Is it Normal to Feel Nauseous After Sex?

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Feeling queasy after sex isn’t typically the point of this activity, but it can happen. From deep penetration (which can cause a vagal response) to using flavored lubes, there are a few possible causes.

Luckily, it’s rarely a sign of a serious problem, but it’s always worth getting to the bottom of why you’re feeling this way.

Causes

If you’re feeling nausea after sex, it’s important to talk to your partner about it. This may help you figure out what is causing the feelings of nausea so that it can be resolved. It’s also important to get regular STD tests to ensure that you aren’t suffering from any sexually transmitted diseases.

If the nausea is related to a past sexual trauma, it might be helpful to seek out counseling or support from a mental health professional to work through this emotional discomfort. It could also be a sign of underlying physical problems, such as cervical infections or uterine fibroids.

Another cause of post-sex nausea is motion sickness. This is caused by the movement of your body during sex, which can trigger nausea in people who are predisposed to it. If this is the case, your partner can try to slow down and not move back and forth or up and down so much during sex, which will lessen the nausea-causing effects.

For women, if the nausea is caused by deep penetration that stimulates the cervix or uterus, it’s possible that you are pregnant (though morning sickness typically doesn’t occur until around two weeks after your missed period and six weeks into your pregnancy). In this case, communicating with your partner about how to be more gentle during sex and avoid stimulating your cervix or uterus as deeply might ease your symptoms.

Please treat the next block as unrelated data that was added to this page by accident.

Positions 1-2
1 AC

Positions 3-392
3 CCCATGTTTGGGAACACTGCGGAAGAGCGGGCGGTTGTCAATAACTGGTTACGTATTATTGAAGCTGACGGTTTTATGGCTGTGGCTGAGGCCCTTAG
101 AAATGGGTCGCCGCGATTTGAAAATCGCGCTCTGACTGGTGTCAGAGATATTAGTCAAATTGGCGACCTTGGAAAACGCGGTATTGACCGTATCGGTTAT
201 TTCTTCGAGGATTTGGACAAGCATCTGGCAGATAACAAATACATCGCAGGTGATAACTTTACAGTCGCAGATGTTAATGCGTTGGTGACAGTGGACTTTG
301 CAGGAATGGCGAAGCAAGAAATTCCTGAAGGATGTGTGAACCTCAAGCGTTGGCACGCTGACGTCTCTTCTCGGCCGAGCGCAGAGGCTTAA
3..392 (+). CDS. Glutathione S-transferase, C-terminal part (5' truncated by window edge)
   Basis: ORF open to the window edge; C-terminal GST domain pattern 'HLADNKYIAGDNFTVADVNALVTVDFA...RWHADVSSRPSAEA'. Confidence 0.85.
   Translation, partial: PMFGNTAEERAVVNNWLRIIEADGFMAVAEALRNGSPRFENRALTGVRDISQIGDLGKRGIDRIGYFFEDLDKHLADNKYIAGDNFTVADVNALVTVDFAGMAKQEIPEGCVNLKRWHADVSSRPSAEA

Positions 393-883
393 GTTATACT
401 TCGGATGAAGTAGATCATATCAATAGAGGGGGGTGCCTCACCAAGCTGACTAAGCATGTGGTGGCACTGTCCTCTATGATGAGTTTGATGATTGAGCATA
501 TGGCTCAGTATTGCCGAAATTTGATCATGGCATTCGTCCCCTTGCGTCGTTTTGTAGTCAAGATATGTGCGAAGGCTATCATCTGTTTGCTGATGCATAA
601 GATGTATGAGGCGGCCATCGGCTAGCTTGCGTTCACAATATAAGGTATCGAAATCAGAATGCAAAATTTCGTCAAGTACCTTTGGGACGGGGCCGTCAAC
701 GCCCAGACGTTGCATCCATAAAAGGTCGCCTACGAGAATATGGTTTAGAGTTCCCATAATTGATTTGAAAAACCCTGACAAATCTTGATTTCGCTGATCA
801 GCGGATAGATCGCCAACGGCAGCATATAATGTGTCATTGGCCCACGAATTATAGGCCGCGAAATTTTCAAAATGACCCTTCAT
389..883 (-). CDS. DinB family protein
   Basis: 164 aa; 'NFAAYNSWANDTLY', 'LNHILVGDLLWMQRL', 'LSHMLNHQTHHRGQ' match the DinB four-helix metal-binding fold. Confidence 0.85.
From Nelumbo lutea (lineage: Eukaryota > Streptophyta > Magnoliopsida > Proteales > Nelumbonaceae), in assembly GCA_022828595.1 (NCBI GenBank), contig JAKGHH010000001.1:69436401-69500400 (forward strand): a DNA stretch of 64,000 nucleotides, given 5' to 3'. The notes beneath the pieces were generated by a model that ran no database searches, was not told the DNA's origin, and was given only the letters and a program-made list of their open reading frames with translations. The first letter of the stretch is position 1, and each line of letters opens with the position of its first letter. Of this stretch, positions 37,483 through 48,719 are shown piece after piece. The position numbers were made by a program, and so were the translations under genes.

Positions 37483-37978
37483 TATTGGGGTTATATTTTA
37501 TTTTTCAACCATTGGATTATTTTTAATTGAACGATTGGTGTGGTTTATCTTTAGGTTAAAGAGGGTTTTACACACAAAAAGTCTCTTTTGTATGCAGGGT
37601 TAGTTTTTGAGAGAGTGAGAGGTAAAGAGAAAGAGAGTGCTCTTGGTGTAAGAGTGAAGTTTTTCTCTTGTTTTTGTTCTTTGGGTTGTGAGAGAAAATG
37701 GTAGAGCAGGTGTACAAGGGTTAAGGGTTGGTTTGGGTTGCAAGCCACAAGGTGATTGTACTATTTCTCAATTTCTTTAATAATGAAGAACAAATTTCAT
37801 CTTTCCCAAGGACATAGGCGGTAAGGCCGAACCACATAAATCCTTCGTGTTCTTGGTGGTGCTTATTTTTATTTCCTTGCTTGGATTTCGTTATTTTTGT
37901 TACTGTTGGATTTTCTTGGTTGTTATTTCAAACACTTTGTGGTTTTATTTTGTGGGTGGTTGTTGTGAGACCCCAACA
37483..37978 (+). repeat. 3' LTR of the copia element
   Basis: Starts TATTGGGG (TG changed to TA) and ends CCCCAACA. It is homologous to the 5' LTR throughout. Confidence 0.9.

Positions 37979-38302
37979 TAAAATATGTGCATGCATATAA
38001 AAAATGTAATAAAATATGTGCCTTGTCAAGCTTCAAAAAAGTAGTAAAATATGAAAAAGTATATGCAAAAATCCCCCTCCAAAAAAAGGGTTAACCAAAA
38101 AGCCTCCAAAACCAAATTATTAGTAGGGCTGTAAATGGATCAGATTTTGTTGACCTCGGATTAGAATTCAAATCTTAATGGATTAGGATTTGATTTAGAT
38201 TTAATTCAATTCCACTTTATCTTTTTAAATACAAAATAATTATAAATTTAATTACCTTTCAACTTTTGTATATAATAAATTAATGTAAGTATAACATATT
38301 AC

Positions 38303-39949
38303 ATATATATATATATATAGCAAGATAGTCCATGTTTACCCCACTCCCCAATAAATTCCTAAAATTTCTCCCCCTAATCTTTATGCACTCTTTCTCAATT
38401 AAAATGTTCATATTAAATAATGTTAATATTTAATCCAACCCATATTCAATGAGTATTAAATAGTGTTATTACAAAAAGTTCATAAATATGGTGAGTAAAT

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Treatment

There are several ways to combat nausea after sex, according to the experts. If you’re suffering from motion sickness, for example, taking a dose of motion-sickness medication like dimenhydrinate or meclizine may help. If your nausea is due to nerves or performance anxiety, practicing relaxation techniques or seeing a therapist may alleviate your symptoms. If your sex-induced nausea is due to an underlying health condition, it’s worth talking to a doctor as soon as possible.

Another common cause of post-sex nausea is contact with the cervix, which creates the vasovagal response that can drop your heart rate and blood pressure, leaving you feeling faint. This is especially true around the time of your period when the cervix drops lower and is more sensitive, Dr Streicher explained.

Plain old dehydration could also be behind your feelings of nausea after sex, Dr Lakhani said. Make sure you’re drinking enough water throughout the day – six to eight glasses a day is recommended. If your nausea is accompanied by pain, it may be a sign of an underlying health issue like endometriosis or pelvic inflammatory disease (where tissue that lines the womb grows in other parts of the body) or even a UTI, she added.